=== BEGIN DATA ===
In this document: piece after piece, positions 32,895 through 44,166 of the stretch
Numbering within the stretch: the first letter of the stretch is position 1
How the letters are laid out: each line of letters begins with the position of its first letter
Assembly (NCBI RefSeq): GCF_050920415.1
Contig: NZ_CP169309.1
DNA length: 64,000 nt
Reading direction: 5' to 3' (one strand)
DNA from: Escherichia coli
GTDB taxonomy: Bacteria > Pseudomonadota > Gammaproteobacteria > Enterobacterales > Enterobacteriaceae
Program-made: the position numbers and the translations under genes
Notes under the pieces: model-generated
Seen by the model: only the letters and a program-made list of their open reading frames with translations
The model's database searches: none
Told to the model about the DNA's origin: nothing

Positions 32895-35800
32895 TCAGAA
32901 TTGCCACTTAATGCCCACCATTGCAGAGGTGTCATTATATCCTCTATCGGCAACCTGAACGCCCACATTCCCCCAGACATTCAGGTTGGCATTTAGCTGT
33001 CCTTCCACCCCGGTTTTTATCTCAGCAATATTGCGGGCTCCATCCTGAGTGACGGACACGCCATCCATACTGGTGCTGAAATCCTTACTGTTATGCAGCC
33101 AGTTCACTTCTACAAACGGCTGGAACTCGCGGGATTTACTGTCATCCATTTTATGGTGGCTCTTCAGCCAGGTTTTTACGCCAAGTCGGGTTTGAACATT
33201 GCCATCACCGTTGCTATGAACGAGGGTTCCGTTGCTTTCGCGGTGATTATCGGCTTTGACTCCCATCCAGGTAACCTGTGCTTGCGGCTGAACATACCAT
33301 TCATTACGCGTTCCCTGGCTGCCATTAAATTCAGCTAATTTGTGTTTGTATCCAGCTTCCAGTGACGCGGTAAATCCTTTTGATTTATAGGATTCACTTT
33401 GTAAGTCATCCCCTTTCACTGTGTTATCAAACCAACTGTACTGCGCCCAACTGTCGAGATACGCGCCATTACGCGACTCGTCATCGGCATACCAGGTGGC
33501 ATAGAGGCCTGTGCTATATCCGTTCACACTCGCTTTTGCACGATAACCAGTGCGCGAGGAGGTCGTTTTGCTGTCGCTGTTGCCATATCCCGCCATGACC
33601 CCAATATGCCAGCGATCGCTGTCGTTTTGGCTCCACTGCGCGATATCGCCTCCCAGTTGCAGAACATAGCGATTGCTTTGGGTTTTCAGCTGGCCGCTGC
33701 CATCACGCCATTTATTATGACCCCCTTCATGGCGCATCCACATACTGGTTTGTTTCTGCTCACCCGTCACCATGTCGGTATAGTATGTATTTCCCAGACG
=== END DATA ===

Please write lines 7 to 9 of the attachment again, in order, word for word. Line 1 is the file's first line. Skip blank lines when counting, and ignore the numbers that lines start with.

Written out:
Reading direction: 5' to 3' (one strand)
DNA from: Escherichia coli
GTDB taxonomy: Bacteria > Pseudomonadota > Gammaproteobacteria > Enterobacterales > Enterobacteriaceae